Walkaround: The challenge in crossover SUV design is making your basic box look like something else — without significantly compromising interior room. To do this, the design team gifted the JX with Infiniti’s prominent signature bull nose fenders and grille, flanked by High Intensity Discharge xenon headlights, with a pair of foglights positioned below. They added a raked windshield, curving roofline, and a forward-leaning rear hatch highlighted by a z-shaped rear roof pillar. In spite of being a new vehicle, the JX is hard to ignore, and hard to mistake for anything but an Infiniti.

Interior: For $40,000, you expect more than a modest list of standard luxury accoutrements, and the JX doesn’t disappoint. Highlights include high-quality materials, leather upholstery, soft-touch surfaces, a standard power glass moonroof, electroluminescent instrumentation, a seven-inch color info screen, three-zone auto climate control, power rear liftgate, heated power front seats, four 12-volt power outlets, an above-average six-speaker audio system with USB connection for iPod and other devices, and a power tilt-telescope steering column. There’s also touch-screen secondary controls coupled with some conventional buttons.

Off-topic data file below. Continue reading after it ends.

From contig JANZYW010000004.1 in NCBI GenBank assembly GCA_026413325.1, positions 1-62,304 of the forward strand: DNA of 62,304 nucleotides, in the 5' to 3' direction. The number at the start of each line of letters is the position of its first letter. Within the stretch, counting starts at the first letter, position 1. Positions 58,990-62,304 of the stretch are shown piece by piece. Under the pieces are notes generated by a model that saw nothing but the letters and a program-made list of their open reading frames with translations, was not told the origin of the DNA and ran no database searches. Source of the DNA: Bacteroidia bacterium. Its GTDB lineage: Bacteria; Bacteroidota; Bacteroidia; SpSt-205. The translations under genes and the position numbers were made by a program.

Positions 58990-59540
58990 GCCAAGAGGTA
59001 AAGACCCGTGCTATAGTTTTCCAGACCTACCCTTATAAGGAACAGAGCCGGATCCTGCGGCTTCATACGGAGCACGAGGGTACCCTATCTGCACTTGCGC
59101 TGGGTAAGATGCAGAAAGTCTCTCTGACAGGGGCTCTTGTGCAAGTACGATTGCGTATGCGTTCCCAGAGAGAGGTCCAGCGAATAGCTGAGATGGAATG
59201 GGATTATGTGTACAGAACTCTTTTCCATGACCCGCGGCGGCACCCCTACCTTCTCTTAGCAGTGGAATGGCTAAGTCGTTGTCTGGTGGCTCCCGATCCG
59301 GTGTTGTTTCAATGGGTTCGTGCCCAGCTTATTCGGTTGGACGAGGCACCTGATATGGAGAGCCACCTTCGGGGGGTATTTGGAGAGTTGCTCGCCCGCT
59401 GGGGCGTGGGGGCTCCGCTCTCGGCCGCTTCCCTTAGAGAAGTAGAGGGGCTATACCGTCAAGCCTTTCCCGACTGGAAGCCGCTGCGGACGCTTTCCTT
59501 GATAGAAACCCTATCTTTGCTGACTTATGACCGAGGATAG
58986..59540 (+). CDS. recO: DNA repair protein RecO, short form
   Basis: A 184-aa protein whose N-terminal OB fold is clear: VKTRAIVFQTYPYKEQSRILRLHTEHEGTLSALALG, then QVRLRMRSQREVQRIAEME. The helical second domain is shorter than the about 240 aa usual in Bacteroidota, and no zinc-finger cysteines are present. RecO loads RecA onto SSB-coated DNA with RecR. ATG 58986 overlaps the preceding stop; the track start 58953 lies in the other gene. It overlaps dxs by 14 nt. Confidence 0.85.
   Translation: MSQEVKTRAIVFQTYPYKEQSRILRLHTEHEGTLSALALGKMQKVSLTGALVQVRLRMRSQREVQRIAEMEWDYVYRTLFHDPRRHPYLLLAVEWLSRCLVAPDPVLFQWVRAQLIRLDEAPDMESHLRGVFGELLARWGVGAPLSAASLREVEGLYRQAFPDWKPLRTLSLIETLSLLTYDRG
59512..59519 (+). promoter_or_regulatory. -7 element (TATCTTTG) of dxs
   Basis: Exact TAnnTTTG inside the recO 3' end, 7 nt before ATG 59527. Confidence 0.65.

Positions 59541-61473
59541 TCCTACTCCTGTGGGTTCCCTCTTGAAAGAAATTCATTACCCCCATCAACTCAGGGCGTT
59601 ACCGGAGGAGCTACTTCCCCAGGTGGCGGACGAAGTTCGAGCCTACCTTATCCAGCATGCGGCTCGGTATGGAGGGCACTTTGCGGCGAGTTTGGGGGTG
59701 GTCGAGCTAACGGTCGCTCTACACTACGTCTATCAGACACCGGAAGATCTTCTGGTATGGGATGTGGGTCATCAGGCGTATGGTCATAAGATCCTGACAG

Available in the numerous option packages are navigation, Infiniti Connection service, heated steering wheel, a 360-degree view camera monitoring system with moving object detection, and two kickass, Bose sound systems — a premium 13-speaker system or 15-speaker Surround Sound.